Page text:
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Phenomenology Of Spirit Introduction Summary Essay

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What should I read before reading Hegel - s - Phenomenology of Spirit? Philosophy Stack Exchange

I agree with all of the above. You could, of course, start with some Kant and Spinoza. But all philosophers are bottomless, and assuming you have only one lifetime, you might as well just jump into the "hermeneutic circle," in keeping with Hegel's own method. There is no ideal starting point. You will need secondary literature, but not necessarily a classroom teacher. I'd recommend "An Introduction to Hegel" by Houlgate, and a general overview of German Idealism, just to get your historical bearings. There are any number of companion texts to the Phenomenology. Though I otherwise agree with virmaior I'd say Kojeve is worth reading, since his lectures were very influential in terms of Hegel's modern relevance. As an aside, tt is sometimes said that Hegel is easier to grasp if you dip into his earlier theological writings.

answered Aug 30 '15 at 16:09

In Jacques Derrida's 1982 book Margins of Philosophy there is an essay (apparently written in 1968) called "The Pit and the Pyramid: Introduction to Hegel's Semiology", which is a very lucid summary of Hegel's Phenomenology of Spirit.

answered Dec 3 '14 at 14:01

In response to your initial question, I would recommend Allen Scott's prize winning Hollywood. he avoids a Lynchian PoMo. Interpretation as well as Jean Paul's existentialism. But as in his myriad other books, he is Hegel's dialectics at its best.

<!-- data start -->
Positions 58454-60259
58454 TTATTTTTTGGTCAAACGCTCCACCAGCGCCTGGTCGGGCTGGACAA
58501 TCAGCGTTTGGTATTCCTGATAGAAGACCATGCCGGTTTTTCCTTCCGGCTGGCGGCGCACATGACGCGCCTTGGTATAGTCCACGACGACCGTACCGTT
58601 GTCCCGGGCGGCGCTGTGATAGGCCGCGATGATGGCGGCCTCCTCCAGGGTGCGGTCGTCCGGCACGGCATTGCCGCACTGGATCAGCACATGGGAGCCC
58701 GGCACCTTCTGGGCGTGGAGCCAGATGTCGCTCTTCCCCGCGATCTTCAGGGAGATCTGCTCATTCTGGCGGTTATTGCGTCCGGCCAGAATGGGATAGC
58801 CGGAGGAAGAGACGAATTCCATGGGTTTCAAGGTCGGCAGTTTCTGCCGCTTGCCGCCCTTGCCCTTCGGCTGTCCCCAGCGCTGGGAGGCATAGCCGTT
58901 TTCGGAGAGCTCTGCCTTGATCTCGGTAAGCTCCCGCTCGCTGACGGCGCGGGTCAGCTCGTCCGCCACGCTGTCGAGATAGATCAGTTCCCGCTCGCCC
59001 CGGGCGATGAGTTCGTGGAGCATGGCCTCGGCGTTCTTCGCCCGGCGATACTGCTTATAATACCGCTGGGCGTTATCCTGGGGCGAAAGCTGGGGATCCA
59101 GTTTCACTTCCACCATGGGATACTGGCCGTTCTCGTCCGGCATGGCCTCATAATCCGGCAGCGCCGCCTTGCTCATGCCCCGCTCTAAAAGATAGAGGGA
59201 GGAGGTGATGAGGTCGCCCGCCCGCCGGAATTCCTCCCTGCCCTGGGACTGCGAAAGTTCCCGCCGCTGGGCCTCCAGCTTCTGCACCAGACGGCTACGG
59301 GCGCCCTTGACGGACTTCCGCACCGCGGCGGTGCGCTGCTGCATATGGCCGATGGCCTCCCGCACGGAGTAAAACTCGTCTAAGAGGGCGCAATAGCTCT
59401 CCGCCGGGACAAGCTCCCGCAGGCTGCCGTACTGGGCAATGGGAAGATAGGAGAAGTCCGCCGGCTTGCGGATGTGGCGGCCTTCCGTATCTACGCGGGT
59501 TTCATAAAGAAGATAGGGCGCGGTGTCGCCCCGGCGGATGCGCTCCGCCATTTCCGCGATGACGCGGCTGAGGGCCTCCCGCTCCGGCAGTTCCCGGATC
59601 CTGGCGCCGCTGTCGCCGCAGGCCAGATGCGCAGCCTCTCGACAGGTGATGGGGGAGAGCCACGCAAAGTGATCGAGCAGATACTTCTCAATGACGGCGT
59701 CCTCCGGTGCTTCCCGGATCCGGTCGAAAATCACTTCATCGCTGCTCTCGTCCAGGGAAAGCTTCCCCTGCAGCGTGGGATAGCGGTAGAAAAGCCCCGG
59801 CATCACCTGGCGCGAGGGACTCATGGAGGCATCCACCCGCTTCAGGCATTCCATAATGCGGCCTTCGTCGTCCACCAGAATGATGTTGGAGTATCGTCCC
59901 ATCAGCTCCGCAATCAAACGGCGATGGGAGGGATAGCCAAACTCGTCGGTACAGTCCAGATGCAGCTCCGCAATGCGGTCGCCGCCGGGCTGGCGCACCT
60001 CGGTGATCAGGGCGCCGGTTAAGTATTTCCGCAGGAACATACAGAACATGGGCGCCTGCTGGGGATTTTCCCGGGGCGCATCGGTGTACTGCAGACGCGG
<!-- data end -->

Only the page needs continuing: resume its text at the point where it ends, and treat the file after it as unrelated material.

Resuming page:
answered Aug 30 '15 at 7:50

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SparkNotes: Georg Wilhelm Friedrich Hegel (1770–1831): Phenomenology of Spirit, Chapter 4: “Self-consciousness”

Phenomenology of Spirit, Chapter 4: “Self-consciousness”

Hegel moves from the discussion of consciousness in general to a discussion of self-consciousness. Like the idealist philosophers before him, Hegel believes that consciousness of objects necessarily implies some awareness of self, as a subject, which is separate from the perceived object. But Hegel takes this idea of self-consciousness a step further and asserts that subjects are also objects to other subjects. Self-consciousness is thus the awareness of another’s awareness of oneself. To put it another way, one becomes aware of oneself by seeing oneself through the eyes of another. Hegel speaks of the “struggle for recognition” implied in self-consciousness. This struggle is between two opposing tendencies arising in self-consciousness—between, on one hand, the moment when the self and the other come together, which makes self-consciousness possible, and, on the other hand, the moment of difference arising when one is conscious of the “otherness” of other selves vis-à-vis oneself, and vice versa. Otherness and pure self-consciousness are mutually opposed moments in a “life and death struggle” for recognition. This tension between selves and others, between mutual identification and estrangement, plays out in the fields of social relations.